This new setting of inter-state competition is also the result of the rise of new actors, the BRICS countries, alongside the West and Japan, which represent the traditional industrial powers. As far as European countries are concerned, there are some less evident elements to rely on in order to draft a more accurate plan for the future: ensuring state control on strategic sectors through providing incentives for domestic enterprises and, most importantly, aiming at economic growth, employment and gaining presence on foreign markets.
The United States and China are the major great powers that show how state support to the private sector – especially vis-à-vis the protection of strategic sectors and promoting domestic business abroad – is not only possible but also indispensable at power politics.
An interesting feature of the French economy is the difference of treatment – and sometimes the conflict – between multinational and small/medium enterprises. Multinational corporations are the driving force of the economy and although for a long time benefited from the national industrial policies, they are currently trying to weaken the ties with the state. Small and medium enterprises are instead more rooted in the national territory but are often struggling for financing, access to foreign markets, protection of their specific know-how and acquisition of new capacities that are indispensable for their survival. The state should then play a key role in coordinate public and private sphere. However, mutual mistrust between these two sectors – although understandable – turns out to be a hurdle for development in most European countries.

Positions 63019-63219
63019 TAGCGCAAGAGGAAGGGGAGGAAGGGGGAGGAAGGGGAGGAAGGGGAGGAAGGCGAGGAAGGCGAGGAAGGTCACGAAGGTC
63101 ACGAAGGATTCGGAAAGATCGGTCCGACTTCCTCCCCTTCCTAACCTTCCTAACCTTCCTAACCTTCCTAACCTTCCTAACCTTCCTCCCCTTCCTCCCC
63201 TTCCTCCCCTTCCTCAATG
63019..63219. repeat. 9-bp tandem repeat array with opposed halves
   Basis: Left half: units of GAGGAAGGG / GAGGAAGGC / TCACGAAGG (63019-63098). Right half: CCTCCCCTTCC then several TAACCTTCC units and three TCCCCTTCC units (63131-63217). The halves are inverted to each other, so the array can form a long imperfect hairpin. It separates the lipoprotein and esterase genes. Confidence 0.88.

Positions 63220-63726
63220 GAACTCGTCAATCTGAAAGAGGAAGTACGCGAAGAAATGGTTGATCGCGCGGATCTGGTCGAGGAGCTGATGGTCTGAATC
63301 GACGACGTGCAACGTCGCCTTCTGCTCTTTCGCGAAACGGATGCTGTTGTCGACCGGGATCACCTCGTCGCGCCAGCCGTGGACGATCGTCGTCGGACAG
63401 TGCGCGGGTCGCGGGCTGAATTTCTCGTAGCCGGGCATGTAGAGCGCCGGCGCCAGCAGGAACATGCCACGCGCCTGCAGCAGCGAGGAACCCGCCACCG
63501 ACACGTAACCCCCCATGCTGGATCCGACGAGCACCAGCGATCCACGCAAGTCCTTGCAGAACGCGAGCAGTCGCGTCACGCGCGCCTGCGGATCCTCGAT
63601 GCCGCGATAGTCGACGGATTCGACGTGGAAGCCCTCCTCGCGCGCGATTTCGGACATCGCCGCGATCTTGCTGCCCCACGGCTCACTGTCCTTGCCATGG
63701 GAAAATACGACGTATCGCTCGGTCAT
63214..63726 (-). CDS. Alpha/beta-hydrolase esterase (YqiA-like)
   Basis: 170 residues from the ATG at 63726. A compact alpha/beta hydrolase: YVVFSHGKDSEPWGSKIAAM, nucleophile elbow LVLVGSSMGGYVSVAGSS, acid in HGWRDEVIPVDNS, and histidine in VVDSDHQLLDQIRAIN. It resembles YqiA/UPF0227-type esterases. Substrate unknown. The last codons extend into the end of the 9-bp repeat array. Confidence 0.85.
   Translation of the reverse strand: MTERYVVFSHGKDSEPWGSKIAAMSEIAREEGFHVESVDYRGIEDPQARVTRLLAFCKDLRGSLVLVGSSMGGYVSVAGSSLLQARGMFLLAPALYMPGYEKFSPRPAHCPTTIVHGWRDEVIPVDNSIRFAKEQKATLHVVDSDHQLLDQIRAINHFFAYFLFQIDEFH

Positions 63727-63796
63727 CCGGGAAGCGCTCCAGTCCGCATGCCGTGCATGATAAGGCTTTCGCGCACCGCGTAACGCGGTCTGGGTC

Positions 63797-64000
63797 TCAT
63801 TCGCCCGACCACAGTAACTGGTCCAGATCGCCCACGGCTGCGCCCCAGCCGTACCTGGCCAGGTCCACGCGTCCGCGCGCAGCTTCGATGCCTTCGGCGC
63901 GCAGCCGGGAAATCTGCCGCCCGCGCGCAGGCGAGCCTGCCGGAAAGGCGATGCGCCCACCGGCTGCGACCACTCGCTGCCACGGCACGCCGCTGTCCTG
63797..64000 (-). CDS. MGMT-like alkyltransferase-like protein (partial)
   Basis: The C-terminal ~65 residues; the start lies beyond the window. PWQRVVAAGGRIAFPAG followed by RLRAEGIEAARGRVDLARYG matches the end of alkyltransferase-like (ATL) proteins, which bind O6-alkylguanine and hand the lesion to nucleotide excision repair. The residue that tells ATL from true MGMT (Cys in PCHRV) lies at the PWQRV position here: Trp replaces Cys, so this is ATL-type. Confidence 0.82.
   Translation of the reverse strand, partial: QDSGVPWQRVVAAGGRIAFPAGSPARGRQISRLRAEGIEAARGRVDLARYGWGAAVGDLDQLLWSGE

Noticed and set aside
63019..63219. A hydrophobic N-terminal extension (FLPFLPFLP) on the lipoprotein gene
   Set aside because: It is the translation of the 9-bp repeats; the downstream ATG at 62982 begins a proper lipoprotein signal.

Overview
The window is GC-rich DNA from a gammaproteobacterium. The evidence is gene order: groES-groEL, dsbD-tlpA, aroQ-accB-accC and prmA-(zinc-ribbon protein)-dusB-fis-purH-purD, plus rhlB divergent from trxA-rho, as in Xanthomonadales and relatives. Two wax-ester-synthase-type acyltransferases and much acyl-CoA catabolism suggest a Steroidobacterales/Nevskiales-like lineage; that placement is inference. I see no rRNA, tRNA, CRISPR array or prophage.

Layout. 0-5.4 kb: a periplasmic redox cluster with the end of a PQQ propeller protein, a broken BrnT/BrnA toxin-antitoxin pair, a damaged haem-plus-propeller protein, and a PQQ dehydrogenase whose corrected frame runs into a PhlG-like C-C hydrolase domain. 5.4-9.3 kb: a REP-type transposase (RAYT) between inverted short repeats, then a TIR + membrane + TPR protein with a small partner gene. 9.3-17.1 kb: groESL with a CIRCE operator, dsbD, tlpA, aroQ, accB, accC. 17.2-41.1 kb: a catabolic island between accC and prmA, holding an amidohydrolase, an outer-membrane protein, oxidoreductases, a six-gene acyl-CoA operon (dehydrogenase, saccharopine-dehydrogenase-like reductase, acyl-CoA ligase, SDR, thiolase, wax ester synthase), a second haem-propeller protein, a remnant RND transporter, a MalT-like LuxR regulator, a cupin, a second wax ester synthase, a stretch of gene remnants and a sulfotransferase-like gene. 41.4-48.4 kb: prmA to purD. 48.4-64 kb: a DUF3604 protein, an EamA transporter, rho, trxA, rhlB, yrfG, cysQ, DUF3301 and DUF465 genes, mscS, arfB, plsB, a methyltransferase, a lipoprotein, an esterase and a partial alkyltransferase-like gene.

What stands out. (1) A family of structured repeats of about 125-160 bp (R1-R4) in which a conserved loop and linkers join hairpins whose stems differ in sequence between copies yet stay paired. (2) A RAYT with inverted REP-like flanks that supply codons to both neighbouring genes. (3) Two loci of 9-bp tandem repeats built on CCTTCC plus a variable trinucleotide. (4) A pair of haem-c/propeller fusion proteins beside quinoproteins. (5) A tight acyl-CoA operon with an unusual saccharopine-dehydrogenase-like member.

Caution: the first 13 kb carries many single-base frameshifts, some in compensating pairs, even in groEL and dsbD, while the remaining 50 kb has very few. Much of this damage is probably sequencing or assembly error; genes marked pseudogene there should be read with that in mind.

In the United States the situation is quite different: strong ties between public administration, private sector, academia and think tank built up a network that strongly favors communication and obtaining information. This aspect tends to get little attention in Europe, where state power is considered as a limit to overcome rather than an opportunity to take. It is true that public institutions have a significant advantage in terms of intermediation capacities and access to information compared to the private actors. However, if oriented towards the needs of the real economy, multi-level coordination between public and private sector can provide a competitive advantage for both multinational and small/medium enterprises.
Creating competitive clusters allows to use the networks at its full capacity, helps local sharing of good-practices with regard to economic intelligence, protection of intangible heritage of information, and know-how of the enterprises. The state cannot refuse to take this pressing challenge: it must promote the access to good practices especially for small enterprises following the rules of transparency.
In recent years, investment funds became a popular topic in the debate around economic power as possible threat to the survival of western corporation model, especially as far as middle-eastern and Chinese sovereign funds are concerned. However, Chinese investments in European companies are still quite low and mainly concentrated in sectors like raw materials, energy resources and other operations that does not lead to a real control the enterprise.